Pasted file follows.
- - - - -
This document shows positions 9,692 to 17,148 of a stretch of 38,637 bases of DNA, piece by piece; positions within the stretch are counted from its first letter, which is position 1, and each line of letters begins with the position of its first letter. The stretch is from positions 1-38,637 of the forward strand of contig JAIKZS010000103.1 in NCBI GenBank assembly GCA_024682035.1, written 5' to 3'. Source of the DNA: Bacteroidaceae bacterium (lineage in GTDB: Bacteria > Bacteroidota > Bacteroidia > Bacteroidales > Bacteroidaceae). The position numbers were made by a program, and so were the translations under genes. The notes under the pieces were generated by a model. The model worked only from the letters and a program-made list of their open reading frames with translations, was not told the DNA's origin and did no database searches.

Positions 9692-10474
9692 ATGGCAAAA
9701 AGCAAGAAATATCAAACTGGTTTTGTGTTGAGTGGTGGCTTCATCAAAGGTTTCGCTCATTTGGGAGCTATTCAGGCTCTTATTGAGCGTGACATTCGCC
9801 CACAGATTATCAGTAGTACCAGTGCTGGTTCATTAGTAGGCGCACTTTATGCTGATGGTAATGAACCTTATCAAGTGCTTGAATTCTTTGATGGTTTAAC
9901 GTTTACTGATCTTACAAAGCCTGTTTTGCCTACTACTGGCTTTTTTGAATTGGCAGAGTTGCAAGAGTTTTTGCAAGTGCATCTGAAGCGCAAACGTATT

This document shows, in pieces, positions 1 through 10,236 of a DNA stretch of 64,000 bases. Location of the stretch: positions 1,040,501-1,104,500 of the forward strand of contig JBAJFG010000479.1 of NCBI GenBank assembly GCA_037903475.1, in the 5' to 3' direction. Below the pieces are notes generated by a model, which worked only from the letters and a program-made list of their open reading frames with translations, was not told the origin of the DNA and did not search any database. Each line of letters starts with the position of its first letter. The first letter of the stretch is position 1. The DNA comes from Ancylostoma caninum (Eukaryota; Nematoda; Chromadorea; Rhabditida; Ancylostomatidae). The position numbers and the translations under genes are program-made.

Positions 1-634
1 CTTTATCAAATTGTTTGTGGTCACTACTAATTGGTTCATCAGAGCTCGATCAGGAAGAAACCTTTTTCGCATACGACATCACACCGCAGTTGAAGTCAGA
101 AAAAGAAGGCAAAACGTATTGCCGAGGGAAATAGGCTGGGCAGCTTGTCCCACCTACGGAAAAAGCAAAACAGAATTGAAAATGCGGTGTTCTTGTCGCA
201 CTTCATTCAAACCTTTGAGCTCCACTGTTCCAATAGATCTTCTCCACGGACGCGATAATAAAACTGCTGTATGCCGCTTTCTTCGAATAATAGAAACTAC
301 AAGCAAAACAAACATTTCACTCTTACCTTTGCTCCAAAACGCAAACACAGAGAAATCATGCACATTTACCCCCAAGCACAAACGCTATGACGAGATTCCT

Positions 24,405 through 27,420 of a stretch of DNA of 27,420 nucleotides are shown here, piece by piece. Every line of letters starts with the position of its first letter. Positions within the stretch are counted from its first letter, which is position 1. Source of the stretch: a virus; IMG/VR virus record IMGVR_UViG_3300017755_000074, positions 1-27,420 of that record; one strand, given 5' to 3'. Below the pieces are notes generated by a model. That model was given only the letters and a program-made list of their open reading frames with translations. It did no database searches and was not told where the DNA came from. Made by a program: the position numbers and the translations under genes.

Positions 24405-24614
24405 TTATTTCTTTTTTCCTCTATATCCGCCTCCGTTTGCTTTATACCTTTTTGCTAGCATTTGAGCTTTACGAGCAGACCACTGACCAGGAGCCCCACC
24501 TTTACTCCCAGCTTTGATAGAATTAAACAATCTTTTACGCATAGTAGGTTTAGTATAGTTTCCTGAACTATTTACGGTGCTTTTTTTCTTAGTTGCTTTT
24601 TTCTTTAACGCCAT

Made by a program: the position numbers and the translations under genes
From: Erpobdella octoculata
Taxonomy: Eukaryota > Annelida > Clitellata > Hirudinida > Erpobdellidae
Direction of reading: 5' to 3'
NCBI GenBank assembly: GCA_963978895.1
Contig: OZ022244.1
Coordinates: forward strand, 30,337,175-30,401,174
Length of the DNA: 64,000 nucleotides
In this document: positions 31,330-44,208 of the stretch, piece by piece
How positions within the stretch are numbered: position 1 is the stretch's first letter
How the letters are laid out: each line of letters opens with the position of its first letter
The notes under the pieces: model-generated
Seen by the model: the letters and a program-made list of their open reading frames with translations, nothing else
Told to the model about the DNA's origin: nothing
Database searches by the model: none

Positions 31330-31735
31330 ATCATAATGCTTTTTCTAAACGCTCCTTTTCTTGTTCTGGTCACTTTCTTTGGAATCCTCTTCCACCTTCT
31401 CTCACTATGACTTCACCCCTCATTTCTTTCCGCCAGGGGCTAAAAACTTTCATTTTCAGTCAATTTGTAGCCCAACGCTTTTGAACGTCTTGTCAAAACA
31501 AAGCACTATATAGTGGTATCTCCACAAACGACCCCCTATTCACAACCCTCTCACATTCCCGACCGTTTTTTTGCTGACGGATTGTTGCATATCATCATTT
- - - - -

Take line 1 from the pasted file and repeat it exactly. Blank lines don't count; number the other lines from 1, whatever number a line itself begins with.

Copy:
This document shows positions 9,692 to 17,148 of a stretch of 38,637 bases of DNA, piece by piece; positions within the stretch are counted from its first letter, which is position 1, and each line of letters begins with the position of its first letter. The stretch is from positions 1-38,637 of the forward strand of contig JAIKZS010000103.1 in NCBI GenBank assembly GCA_024682035.1, written 5' to 3'. Source of the DNA: Bacteroidaceae bacterium (lineage in GTDB: Bacteria > Bacteroidota > Bacteroidia > Bacteroidales > Bacteroidaceae). The position numbers were made by a program, and so were the translations under genes. The notes under the pieces were generated by a model. The model worked only from the letters and a program-made list of their open reading frames with translations, was not told the DNA's origin and did no database searches.